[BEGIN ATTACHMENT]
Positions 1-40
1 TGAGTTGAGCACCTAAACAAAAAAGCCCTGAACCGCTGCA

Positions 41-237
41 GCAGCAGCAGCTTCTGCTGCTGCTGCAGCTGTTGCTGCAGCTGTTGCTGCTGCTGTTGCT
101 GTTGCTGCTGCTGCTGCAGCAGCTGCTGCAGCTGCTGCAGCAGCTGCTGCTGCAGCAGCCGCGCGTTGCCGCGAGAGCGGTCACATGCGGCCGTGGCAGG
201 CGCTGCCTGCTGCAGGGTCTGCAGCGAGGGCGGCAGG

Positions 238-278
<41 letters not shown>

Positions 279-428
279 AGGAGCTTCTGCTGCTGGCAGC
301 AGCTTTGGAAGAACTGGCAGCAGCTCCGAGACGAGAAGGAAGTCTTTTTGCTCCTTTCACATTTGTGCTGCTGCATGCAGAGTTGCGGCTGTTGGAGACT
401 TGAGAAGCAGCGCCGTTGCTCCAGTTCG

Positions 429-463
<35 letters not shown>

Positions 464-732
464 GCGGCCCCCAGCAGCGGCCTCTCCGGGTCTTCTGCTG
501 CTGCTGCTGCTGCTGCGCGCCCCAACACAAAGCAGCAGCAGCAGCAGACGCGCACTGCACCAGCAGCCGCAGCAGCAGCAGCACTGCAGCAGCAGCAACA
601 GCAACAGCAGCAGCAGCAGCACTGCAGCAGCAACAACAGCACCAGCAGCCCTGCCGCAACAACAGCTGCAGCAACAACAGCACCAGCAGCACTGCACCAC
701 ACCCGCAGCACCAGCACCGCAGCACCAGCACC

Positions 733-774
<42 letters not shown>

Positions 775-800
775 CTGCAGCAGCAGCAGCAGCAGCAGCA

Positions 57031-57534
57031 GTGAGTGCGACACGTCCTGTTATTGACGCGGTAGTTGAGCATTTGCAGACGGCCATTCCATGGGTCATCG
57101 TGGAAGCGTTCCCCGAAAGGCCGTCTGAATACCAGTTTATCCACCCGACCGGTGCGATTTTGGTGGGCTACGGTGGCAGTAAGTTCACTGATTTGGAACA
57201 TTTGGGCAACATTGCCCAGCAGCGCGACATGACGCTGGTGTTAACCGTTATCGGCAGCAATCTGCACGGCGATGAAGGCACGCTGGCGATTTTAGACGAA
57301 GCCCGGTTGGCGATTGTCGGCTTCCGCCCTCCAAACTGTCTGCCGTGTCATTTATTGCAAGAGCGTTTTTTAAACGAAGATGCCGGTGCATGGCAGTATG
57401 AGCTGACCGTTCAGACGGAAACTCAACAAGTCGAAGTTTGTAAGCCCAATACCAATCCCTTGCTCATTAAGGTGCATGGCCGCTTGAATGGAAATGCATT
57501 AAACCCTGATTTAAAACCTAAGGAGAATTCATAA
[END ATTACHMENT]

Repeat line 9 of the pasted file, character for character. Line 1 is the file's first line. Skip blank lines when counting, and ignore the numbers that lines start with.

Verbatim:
Positions 279-428